plants ?

If I am not mistaken, a pomologist in one of the in-
terior counties of Pennsylvania, soon after my plants
went into the vicinity of Philadelphia, asserted in the
Germantown Telegraphy that he had the "Allen," oi
a raspberry like it, in cultivation, which had been in
his grounds for some years, and proposed growing
them side by side to compare them, or something of
the sort. I did not keep the copy of the Telegraph
containing this notice, which Mr. Freas was kind
enough to send me, and cannot now state the least
particulars. I simply wish to ask "the Committee"
the question, whether or not, Mr. Freas had any
other raspberry plants from any other person, and
cultivated them at the time he had the "Allen" in his
grounds ? If so, could he not have got them inter-
mixed or confused, one for the other ?

The "writer" of the committee's report says, Hhat
he examined the two varieties of raspberry plant
which Mr. Freas received from me, and that neither
of them was the Allen, ' to a certainty.' " Here is a
contradiction — point blank — no mistake about it, so
far as the committee and Mr. Freas are concerned on
one hand, and myself the other. "A question of
veracity," as gentlemen of punctilio would have it.
How is the fact to be settled ? Either Mr. Freas must
have been mistaken as to the identity of the plants
he received from me, or the gentleman of the com-
mittee who examine them was not an accurate
judge of what the "Allen" raspberry is, or I com-
mitted an error in sending out variety of plant
which I did not grow and did not have in my pos-
session, and which it was impossible for me to send
out, as I sent out no others than the two varieties
which I did grow; or, further, the package got
changed on the way to Philadelphia.

I intend no personalities towards any gentleman ;
on the other hand, the parties are personally un-
known to me, and I can entertain no other senti-
ment towards them than those of entire respect, such
as their position in the community entitles them to.

Thus I leave the whole subject.
As to the "hardiness" of the "Allen" variety, and
the Red Prolific also, I have had several thousand
plants of them both standing in my grounds, unpro-
tected through the winter, for eight or ten years past,
and never, to my knowledge, lost a single cane by
the frost or cold weather ; my latitude is a few minutes
less than 43 north. [color=gold] Black Rock, February 1, 1861.

archive.org /gardeners monthly/ 1861



In the same spirit,
I bet the sun rose in 1861 whenever
the committee in charge said it did, and no later.


Mike
edit on 9-7-2013 by mikegrouchy because: (no reason given)



posted on Jul, 9 2013 @ 01:01 PM
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reply to post by CircleOfDust
 



Your comparing

Boston, Massachusetts?
and
Washington DC both Maryland and Virginia?


and wondering why the difference of 24 minutes?


is this correct?



posted on Jul, 9 2013 @ 01:06 PM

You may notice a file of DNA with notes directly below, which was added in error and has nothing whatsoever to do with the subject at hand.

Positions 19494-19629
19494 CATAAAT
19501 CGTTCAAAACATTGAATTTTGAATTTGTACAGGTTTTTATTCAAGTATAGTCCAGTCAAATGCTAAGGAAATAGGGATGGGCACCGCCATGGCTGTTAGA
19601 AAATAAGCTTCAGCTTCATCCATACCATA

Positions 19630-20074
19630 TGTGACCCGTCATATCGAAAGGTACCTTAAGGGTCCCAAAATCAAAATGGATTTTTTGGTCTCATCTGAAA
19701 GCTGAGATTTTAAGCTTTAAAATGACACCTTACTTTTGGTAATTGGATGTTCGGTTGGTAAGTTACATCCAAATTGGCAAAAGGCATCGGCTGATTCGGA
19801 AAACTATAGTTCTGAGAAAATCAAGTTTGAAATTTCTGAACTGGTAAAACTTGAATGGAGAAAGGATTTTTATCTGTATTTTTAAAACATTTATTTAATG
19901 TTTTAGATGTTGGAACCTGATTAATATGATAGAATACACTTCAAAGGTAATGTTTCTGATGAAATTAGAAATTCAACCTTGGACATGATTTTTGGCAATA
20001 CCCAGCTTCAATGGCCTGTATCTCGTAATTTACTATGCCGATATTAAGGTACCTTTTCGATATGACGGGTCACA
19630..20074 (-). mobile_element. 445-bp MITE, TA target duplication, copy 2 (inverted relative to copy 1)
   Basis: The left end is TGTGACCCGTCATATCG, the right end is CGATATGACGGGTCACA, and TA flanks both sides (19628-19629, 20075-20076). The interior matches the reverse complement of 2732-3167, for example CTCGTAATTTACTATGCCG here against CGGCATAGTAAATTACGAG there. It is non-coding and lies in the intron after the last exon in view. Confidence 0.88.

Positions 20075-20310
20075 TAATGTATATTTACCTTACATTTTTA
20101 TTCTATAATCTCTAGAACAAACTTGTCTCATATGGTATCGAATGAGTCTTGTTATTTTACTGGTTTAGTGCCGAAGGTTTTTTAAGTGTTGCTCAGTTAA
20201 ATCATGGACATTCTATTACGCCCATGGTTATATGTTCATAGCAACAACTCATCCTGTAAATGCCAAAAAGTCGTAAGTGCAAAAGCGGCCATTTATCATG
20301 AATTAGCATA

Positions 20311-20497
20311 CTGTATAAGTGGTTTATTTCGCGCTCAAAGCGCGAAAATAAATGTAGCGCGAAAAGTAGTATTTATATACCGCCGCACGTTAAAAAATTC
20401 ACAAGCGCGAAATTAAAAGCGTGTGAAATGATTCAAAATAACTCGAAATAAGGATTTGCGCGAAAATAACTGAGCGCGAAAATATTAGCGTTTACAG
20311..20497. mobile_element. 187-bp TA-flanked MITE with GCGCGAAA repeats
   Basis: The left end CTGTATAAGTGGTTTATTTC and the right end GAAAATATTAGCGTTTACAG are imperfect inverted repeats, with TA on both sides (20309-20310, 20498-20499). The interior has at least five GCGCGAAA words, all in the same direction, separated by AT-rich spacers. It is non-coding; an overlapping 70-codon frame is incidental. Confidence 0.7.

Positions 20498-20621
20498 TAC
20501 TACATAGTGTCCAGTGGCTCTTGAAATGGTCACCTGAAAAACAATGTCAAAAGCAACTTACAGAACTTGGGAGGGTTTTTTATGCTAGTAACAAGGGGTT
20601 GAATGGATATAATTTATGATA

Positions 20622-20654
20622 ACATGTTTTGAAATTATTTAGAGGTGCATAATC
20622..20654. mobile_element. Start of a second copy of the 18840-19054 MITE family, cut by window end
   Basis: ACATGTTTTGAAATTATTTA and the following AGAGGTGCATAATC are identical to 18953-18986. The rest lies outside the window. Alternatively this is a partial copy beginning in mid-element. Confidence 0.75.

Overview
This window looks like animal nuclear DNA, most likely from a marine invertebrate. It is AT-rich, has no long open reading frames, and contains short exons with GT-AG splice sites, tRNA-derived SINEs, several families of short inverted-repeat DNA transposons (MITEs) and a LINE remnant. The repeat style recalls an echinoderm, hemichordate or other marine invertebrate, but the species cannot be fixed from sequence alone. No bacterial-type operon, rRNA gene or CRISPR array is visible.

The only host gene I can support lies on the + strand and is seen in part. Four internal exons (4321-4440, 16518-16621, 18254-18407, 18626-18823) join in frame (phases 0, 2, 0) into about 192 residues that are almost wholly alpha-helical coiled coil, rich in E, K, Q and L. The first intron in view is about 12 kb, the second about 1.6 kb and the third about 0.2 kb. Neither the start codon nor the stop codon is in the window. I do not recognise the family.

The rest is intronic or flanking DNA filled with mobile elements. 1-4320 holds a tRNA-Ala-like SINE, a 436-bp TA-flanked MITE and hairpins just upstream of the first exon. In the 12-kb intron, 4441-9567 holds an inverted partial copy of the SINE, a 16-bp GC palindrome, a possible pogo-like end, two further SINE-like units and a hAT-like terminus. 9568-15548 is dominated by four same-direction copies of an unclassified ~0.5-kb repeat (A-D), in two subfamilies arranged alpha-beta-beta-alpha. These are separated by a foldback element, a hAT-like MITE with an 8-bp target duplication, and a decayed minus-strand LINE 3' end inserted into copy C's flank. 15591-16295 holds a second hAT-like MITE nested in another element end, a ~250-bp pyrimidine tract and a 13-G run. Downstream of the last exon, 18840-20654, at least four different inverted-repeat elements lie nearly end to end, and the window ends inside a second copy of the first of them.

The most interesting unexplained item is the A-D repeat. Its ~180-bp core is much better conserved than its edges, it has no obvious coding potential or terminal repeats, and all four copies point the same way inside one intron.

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Originally posted by InhaleExhale
reply to post by CircleOfDust
 



Your comparing

Boston, Massachusetts?
and
Washington DC both Maryland and Virginia?


and wondering why the difference of 24 minutes?


is this correct?




I'm not sure why you're bringing in Maryland and Va.

From his chart:

upload.wikimedia.org...

It states everywhere that it's comparing all times to noon at washington dc.



posted on Jul, 9 2013 @ 01:07 PM
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reply to post by mikegrouchy
 


Well, wow what can I say? You really must've done some digging to find that little piece of buried treasure, going all the way back to 1861 and Feb of that year no less.

Thanks?



posted on Jul, 9 2013 @ 01:10 PM
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Originally posted by CircleOfDust

Originally posted by InhaleExhale
reply to post by CircleOfDust
 



Your comparing

Boston, Massachusetts?
and
Washington DC both Maryland and Virginia?


and wondering why the difference of 24 minutes?


is this correct?




I'm not sure why you're bringing in Maryland and Va.

From his chart:

upload.wikimedia.org...

It states everywhere that it's comparing all times to noon at washington dc.



Lets try again shall we


Your comparing Boston and Washington DC and wondering why the time difference?

is this correct,

a simple yes or no so I can get on the page your on.



posted on Jul, 9 2013 @ 01:14 PM
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Originally posted by InhaleExhale

Originally posted by CircleOfDust

Originally posted by InhaleExhale
reply to post by CircleOfDust
 



Your comparing

Boston, Massachusetts?
and
Washington DC both Maryland and Virginia?


and wondering why the difference of 24 minutes?


is this correct?




I'm not sure why you're bringing in Maryland and Va.

From his chart:

upload.wikimedia.org...

It states everywhere that it's comparing all times to noon at washington dc.



Lets try again shall we


Your comparing Boston and Washington DC and wondering why the time difference?

is this correct,

a simple yes or no so I can get on the page your on.



no



posted on Jul, 9 2013 @ 01:56 PM
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I would not rely on something that was published in 1861 as being the most accurate information if at all possible.

First, the almanac was published with a list of tables that come from other tables made prior to 1861, and has been pointed out REPEATEDLY to you, time zones had not been standardized, nor do we know where the exact location for those tables came from. They may have been tables that were originally drawn up with information from another location, but because it's close to Boston, it was "close enough".

I pointed out that the book is intended for all the New England states and you "decided to go with" Boston.

What you decide to go with isn't good enough.

Instead of trying to depend upon a publication that was predicting when sunrise and sunset would be for the calendar year of 1861, why not instead, search the internet for documents that have the times of sunrise and sunset that were RECORDED for Boston, Mass. in 1861?.

You would have a better argument that something is amiss if you can find the actual recorded data, instead of using a farmer's almanac that was published in 1861, especially since it's simply a table that someone put in a book, and not what was actually, directly observed............